In the early hours of Tuesday morning members of South Africa’s elite police Special Task Force boarded a Taiwanese fishing vessel outside Table Bay harbour in Cape Town and arrested mutinous crew members who were holding the captain and first officer hostage.
The rescue drama began at 3pm on Monday when the South African Police Service (SAPS) learned that in a mutiny on board the fishing vessel Balena, 10 of the 29 crew members, all Vietnamese, had taken the captain and first officer hostage and commandeered the craft. With the ship still in international waters, the mutineers demanded to be allowed to enter Table Bay harbour.
A task team was quickly assembled, made up of the SAPS Special Task Force, Western Cape Legal Services, the Organised Crime Unit, the Dog Unit, the Port of Entry Unit, the National Ports Authorities and the Department of Home Affairs, as well as hostage negotiators. The Balena crew were then authorised to enter South African waters.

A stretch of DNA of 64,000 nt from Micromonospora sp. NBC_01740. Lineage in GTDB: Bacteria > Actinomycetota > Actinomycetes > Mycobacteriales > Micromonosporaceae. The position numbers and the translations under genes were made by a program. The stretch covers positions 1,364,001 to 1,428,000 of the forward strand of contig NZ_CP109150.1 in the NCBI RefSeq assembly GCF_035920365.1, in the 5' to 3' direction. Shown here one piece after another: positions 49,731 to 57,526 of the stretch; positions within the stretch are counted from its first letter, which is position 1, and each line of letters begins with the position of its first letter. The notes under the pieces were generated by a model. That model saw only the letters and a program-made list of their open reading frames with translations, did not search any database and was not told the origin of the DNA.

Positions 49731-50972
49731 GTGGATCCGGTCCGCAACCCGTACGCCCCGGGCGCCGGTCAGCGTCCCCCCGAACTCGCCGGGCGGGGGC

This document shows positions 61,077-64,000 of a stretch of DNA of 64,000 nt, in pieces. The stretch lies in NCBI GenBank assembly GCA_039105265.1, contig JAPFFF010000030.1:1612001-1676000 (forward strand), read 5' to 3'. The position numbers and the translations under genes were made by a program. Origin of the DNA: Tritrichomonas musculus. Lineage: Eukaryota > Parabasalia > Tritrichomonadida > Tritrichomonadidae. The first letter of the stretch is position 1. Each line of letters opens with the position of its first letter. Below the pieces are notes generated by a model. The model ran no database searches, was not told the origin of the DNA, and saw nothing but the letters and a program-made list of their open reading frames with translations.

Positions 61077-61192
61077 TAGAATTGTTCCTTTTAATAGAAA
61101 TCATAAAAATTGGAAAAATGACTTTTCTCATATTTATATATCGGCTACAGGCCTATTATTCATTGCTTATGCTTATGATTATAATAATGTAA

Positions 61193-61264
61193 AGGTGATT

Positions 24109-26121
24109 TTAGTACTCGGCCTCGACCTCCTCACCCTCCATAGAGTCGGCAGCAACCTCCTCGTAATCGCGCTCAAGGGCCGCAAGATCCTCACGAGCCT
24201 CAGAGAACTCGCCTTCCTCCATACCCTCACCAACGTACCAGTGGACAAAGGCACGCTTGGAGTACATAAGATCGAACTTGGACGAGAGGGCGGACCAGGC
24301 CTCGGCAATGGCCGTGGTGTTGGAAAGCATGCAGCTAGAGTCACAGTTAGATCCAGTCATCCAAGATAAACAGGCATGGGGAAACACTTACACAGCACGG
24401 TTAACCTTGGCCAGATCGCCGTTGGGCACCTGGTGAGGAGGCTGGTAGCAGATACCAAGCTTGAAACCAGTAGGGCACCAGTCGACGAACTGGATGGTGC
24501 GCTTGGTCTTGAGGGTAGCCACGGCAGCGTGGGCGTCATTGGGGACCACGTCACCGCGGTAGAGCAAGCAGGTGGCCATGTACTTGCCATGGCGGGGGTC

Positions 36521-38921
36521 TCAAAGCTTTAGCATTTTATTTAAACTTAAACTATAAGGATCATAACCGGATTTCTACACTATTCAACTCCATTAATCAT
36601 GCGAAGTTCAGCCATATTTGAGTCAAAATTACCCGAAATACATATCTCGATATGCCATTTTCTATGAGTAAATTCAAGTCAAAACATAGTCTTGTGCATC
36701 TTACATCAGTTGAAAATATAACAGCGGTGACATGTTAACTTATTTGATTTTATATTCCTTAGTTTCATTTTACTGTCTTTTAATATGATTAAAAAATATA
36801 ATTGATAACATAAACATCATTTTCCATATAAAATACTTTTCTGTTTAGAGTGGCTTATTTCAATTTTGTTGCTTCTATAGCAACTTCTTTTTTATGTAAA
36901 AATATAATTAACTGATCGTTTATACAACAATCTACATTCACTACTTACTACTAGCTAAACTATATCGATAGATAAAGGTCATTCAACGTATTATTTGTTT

At 5:30am yesterday morning members of the Special Task Force boarded the hijacked vessel, freed the hostages and took the crew into custody. The team, made up of highly skilled and trained members from the Pretoria, Cape Town and Durban units, flew from Pretoria to Cape Town to deal with the hostage situation. The Special Task Force is specifically trained to deal with high-risk situations, including hostage taking, on land, sea or air.
The vessel was boarded before it entered Table Bay harbour and, with the crew offering no resistance, arrested without the use of force.
The 10 mutineers are being held in custody and face charges of kidnapping and, alternatively, piracy, which involves any act of illegal violence or detention at sea. The other 19 crew members on board played no part in the hijacking and have not been detained.
The ship’s captain was unharmed, but the first officer was injured during the mutiny and needed to be treated by paramedics.
Tim Williams, acting national commissioner of the SAPS, commended the special forces’ swift action. “This proves that the SAPS have the capacity and skills to deal with any security related situation effectively,” he said.
“A special word of thanks to the Special Task Force, the Western Cape SAPS provincial team for the excellent coordination of this exercise and to the Marine and Coastal Management, National Ports Authority and immigration officials from the Department of Home Affairs whose cooperation was essential.”
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